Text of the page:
Brown Swiss Cattle ~ Pros and Cons to Raising Brown Swiss Cows

The Brown Swiss is a breed of dairy cattle in the United States. Cows produce milk that is high in butterfat. Over the centuries, Brown Swiss cattle have diverged from the original breed in many ways, but their main characteristic remains the same: They produce high quality milk. 

If you have been thinking of adding a Brown Swiss cow to your backyard farm for milk or meat, you are in the right place. Here, we explore the advantages and disadvantages of owning Brown Swiss cattle.

Origin of Brown Swiss Breed

Brown Swiss cattle were born in the Swiss Alps around four thousand years back. This breed originates from the traditional, triple-purpose Braunvieh cattle of Europe. These cows produced meat, milk and were used as draft animals. 

An agriculturalist from Belmont, Massachusetts, transported Brown Swiss cattle, a Brown Swiss bull, and seven pregnant females into the U.S. in 1869. Then, 13 years later, people brought 19 cows into Wethersfield, Connecticut, and between 1882 and 1892, five additional imports occurred.

Over time, the Brown Swiss has lost some beef and draft capabilities.

What Are the Characteristics of Brown Swiss Cattle?

The Brown Swiss cow is usually some shade of gray or silver with a black muzzle, switch, and hooves. This breed has strong legs and structural correctness, making it an excellent choice for a dairy farm. A brown Swiss has a very docile temperament and a long lifespan.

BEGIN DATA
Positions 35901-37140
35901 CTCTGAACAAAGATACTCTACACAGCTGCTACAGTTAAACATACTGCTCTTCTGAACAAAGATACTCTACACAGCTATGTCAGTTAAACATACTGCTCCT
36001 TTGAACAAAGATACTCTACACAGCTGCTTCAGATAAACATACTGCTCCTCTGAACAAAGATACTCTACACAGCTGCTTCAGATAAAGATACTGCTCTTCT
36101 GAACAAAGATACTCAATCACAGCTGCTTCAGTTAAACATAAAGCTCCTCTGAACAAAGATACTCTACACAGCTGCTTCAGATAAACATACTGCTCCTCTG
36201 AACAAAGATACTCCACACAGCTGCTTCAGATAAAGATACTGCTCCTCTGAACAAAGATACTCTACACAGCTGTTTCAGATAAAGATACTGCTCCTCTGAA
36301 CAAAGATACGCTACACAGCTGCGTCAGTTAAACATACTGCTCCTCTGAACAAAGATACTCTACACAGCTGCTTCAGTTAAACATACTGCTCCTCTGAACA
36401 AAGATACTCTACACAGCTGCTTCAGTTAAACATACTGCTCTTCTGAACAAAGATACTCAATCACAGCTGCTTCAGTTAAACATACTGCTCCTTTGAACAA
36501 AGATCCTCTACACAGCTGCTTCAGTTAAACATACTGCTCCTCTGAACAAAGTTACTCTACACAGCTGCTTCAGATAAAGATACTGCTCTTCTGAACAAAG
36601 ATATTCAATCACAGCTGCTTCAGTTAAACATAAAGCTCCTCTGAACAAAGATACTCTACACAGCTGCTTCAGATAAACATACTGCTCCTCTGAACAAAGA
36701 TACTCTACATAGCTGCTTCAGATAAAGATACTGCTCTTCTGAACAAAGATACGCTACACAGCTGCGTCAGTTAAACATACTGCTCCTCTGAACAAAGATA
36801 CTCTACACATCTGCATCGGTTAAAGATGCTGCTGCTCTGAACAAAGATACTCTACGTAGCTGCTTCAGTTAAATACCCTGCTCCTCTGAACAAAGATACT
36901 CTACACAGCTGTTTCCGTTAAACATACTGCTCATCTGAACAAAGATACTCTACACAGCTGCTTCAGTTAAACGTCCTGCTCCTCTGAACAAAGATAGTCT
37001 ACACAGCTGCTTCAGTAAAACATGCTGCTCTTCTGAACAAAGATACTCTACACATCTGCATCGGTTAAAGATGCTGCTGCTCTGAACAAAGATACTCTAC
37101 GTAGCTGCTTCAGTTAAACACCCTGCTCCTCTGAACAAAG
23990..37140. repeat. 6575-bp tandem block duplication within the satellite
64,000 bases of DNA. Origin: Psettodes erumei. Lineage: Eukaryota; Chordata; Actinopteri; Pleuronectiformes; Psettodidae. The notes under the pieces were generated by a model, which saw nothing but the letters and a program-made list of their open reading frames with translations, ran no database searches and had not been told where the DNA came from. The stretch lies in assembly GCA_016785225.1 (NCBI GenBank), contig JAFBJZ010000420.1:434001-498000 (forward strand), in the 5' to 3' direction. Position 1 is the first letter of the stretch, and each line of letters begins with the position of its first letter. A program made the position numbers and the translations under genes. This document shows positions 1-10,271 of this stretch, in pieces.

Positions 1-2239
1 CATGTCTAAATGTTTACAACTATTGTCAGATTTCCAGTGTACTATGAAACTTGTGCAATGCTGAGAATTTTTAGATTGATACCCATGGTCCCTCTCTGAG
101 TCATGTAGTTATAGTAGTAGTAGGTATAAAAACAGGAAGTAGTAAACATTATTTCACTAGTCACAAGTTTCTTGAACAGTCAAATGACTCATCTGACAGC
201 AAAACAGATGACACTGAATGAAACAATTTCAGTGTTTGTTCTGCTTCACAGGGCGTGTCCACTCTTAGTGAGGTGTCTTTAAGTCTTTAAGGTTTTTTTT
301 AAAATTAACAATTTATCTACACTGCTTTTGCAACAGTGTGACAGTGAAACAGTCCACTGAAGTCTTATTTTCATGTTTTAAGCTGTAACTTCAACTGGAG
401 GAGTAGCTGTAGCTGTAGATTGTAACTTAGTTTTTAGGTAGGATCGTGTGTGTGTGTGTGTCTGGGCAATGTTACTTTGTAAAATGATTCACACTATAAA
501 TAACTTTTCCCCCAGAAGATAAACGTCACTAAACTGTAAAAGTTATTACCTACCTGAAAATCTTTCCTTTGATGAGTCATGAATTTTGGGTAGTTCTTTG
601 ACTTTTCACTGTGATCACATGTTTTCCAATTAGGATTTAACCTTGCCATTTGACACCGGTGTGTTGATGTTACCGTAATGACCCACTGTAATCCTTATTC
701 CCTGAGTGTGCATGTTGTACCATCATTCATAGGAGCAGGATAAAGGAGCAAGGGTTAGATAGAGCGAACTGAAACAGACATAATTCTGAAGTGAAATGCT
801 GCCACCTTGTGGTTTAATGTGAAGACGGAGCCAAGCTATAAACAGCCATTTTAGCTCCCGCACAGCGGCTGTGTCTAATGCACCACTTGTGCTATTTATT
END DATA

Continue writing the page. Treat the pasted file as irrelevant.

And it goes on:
This multipurpose animal can produce milk, meat, and draft power. Its coat color varies from light silver to dark brown, and you should report any spots or blemishes to the breed association. Brown Swiss cows have big, expressive eyes and a thick, rugged hide.

An average female weighs approximately 1,200 pounds, while a male can reach up to two thousand pounds. This breed is large in size and while similar to a Holstein, the Brown Swiss are typically bigger boned. 

What Are the Advantages of Brown Swiss Cattle?

A breed that has been around for centuries, Brown Swiss cattle are considered a good choice for dairy farms. Farmers like them for their obedience. They can stay in the milking herd longer than other breeds. These cows are more resistant to disease and have a very low mortality rate than other dairy breeds, and they’re extremely versatile. You can use them for beef and dairy.

Another advantage of raising Brown Swiss cattle is their calm and gentle disposition. You can handle them, and they are also very soft and will not butt or be aggressive unless provoked.

There are many different reasons why you should breed Brown Swiss. Their prolific milk production and milk yield are second to none with an ideal butterfat-to-protein ratio. The breed is also adaptable to feed availability, and their milk remains fresh and consistent throughout lactation, making them a good choice for dairy farms.

The Brown Swiss is the second most productive breed of dairy cattle after Holstein, averaging 7080 kg per cow.

What Are the Disadvantages of Brown Swiss Cattle?

The breed has few problems. Brown Swiss cattle are prolific breeders with healthy udders. Their calves are more challenging to get started on buckets, and the species is also known for not eating when they’re hungry.